For National Fire Prevention Week, Red Cross offers tips to survive blazes

October 6, 2010

By Staff

NEW — 2:30 p.m. Oct. 6, 2010

American Red Cross leaders urged King County residents to take steps to prevent residential fires during National Fire Prevention Week.

The annual observance runs through Saturday.

“The American Red Cross has already responded to over 200 fires in Western Washington since the start of the year assisting over 1,000 people,” David Shannon, a community disaster educator, said in a news release. “It is important to include children in your disaster planning. In the last year, over 30 percent of Red Cross fire clients were under the age of 18.”

The nonprofit Red Cross offers tips to prevent and survive residential fires.

For fire escape plans, residents should take the following steps:

  • Family plans should include two ways to escape from every room in the home.
  • Practice the escape plan at least twice a year.
  • Teach children what smoke alarms sound like and what to do when they hear one.
  • Replace batteries in smoke alarms at least once a year. Immediately install a new battery if the alarm chirps, meaning the battery is low.
  • Install smoke alarms on every level of the home, inside bedrooms and outside sleeping areas.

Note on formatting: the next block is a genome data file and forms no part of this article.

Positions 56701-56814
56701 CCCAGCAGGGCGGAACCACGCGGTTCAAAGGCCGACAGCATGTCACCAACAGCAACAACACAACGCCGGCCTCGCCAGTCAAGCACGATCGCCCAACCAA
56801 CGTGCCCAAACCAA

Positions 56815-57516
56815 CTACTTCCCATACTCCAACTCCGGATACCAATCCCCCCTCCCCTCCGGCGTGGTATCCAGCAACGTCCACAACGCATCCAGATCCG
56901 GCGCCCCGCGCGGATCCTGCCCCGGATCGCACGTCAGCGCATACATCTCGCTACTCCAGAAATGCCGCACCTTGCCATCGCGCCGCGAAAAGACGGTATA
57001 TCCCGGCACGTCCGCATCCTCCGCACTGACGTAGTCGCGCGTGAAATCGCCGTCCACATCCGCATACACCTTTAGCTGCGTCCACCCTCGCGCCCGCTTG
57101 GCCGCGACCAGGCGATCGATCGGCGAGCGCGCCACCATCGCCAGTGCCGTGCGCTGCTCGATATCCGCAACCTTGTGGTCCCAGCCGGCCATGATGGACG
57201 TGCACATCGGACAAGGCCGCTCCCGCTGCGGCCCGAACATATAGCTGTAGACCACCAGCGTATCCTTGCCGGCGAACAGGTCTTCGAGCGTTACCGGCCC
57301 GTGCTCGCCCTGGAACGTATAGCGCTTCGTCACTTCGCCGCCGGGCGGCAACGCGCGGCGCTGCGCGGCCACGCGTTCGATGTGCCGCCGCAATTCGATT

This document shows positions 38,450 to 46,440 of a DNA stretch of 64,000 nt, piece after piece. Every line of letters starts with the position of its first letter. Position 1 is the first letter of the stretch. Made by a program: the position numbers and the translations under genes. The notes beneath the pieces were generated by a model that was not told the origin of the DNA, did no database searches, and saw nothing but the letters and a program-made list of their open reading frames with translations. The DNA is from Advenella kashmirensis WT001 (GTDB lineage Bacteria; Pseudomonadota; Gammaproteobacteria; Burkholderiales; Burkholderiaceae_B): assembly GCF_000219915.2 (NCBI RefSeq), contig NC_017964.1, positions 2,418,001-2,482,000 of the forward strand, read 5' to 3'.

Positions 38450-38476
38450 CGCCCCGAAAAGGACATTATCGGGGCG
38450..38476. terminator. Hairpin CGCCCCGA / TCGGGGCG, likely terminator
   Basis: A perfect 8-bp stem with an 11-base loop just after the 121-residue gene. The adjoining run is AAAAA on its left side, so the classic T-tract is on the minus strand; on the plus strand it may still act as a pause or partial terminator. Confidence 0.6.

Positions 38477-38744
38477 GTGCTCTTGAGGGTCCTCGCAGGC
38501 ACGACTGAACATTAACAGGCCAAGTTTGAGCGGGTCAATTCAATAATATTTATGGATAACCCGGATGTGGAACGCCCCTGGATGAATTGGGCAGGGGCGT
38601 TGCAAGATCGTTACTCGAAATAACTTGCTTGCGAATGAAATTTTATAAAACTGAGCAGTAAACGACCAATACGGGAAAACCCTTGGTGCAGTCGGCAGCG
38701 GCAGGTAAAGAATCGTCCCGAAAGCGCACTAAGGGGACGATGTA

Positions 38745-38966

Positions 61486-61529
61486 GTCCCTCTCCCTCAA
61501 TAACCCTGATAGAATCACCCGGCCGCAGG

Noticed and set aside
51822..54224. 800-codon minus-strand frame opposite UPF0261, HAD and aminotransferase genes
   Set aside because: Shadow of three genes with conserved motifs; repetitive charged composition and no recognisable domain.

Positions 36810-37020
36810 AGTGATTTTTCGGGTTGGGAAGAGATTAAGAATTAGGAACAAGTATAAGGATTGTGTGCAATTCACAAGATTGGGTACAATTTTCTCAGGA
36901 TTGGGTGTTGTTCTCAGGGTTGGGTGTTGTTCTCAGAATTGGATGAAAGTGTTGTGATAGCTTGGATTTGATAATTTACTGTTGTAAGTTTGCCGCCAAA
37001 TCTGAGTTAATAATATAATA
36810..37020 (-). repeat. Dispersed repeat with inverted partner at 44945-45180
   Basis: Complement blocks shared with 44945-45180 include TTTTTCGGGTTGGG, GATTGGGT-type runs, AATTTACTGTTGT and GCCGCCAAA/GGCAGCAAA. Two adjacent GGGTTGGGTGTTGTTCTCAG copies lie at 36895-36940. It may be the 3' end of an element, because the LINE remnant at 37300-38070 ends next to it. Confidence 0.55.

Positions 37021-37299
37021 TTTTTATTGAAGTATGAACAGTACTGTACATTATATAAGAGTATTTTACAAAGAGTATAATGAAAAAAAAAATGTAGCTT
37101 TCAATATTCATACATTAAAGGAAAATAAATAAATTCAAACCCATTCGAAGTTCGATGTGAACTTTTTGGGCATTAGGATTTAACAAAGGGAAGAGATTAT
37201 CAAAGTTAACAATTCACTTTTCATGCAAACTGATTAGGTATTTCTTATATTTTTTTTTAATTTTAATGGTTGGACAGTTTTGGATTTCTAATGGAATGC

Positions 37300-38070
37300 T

• Select a safe location away from the home where the entire family can meet after escaping.
  • Consider purchasing and storing escape ladders for rooms above ground level and practice using them.
  • If you see smoke or fire in your first escape route, use the alternate way out. If you must exit through smoke, crawl low under the smoke.
  • Before escaping through a closed door, feel the door with the back of your hand before opening it. If the door is warm, use the alternate escape route.

If smoke, heat or flames block both exit routes, stay in the room with the door closed. Place a rolled towel underneath the door. Signal for help by waving a brightly colored cloth, or by shining a flashlight at the window. If there is a telephone in the room, call 911 to report your exact location inside the residence. After escaping from a burning building, stay out.

Find more preparedness information here.

“Preventing a home fire doesn’t require a lot of expensive equipment or training, and Fire Prevention Week is a great time to get started,” Shannon said. “In addition to having working smoke alarms, one of the easiest ways you can prepare is to develop and practice a home fire escape plan so that every family member can escape quickly and safely.”

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